Mont Ventoux is iconic. Known as the Giant of Provence, it is the only mountain in its proximity, and an endless source of tales. There are stories of raging storms, unimaginable amounts of agony and legendary fights during past Tours. So, naturally, it is attractive to many self-respecting cyclists who want to experience the Mont Ventoux themselves and discover what it is like to overcome this legend.

So with a few friends, I set up our base camp at the foot of Mont Ventoux, in transit from the Alps to the Pyrenees. We had allotted one afternoon in our itinerary to reach the top. We had good weather when we left Bedoín, even though the mountain top was covered in clouds, and then the temperature began to drop after each kilometre. During the last six kilometres, we rode into the clouds and were faced with a legendary Ventoux storm. I could only see 50 meters ahead of me and strong gusts of wind made riders (literally!) blow over with their bikes. Giving up was not an option, because we had to go to the Pyrenees the next day. So, with a temperature below the freezing point, we gladly welcomed the feeling coming back into our limbs when going down the descent.

My “view” on top of Mont Ventoux

When this happens you of course curse the mountain, and you do not even consider riding up again. But there are some people who ride up the Ventoux three, four or even six times in one day. These people are known as the Club des Cinglés du Mont Ventoux.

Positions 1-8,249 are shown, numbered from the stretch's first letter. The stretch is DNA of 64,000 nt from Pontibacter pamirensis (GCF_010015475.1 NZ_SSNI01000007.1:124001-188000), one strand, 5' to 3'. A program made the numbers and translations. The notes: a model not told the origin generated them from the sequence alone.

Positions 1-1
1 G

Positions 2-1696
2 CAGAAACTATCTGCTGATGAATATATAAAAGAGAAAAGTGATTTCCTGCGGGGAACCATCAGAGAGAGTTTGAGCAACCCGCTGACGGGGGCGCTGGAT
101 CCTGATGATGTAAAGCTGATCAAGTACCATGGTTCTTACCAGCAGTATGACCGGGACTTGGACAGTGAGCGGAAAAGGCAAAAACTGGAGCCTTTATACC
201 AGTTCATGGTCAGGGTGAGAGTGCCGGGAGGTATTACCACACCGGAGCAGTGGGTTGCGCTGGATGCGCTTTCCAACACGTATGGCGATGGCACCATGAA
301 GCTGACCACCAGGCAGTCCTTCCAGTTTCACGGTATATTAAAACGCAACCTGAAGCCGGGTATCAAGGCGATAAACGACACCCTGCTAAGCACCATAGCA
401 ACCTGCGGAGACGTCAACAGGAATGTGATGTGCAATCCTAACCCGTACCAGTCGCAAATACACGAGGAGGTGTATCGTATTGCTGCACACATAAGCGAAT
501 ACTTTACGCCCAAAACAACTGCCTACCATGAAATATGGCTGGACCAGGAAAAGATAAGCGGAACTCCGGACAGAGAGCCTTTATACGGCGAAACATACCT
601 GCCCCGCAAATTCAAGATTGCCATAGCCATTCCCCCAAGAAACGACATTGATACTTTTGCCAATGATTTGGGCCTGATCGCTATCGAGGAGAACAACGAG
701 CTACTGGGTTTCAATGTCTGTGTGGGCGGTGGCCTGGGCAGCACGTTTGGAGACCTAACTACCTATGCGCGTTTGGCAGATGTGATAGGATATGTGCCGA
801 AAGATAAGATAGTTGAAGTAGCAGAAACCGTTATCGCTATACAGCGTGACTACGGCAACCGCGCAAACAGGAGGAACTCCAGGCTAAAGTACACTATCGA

Private club (but open to new members)

The Club des Cinglés du Mont Ventoux is a private club, although the French do not take it too seriously by their own description. Anyone can join the club with only a few conditions, including:

  • You must ride up the Mont Ventoux from, at least, the three asphalted main roads on the same day (between 00:00 and 23:59).

Of course you can’t just claim that you climbed the mountain. If you want to join the other 14,000 club members, you first have to register. During the registration you have to indicate whether you are going for the Cinglé (3 climbs; 137km; 4400 altimeters), Galérien (4 climbs; 183km; 6020 altimeters) or Bicinglette (6 climbs; 274km; 8800 altimeters).

The iconic Mont Ventoux – Photo: Getty Images


When you have completed the registration, you pay €20, and will receive a stamp card. Once you have this stamp card, you can try to become a part of the club. You get a stamp in every starting place at participating restaurants or shops. You begin when the stamping stations open in the morning, and it is also possible to get a stamp (with photo control) afterwards. The stamp on the top only needs to be given once.

When all stamps, with times, are on the card, you return the stamp card to the organisation. They assess your performance, and will decline or accept you as a member of the club. Upon approval, you will receive a numbered medal. And when you’ve finished four or six climbs, you also receive a certificate. In addition, your name will be placed on the website on the list of new members.

Are you yet to ride the Mont Ventoux, or are you looking a great challenge? Then sign up here.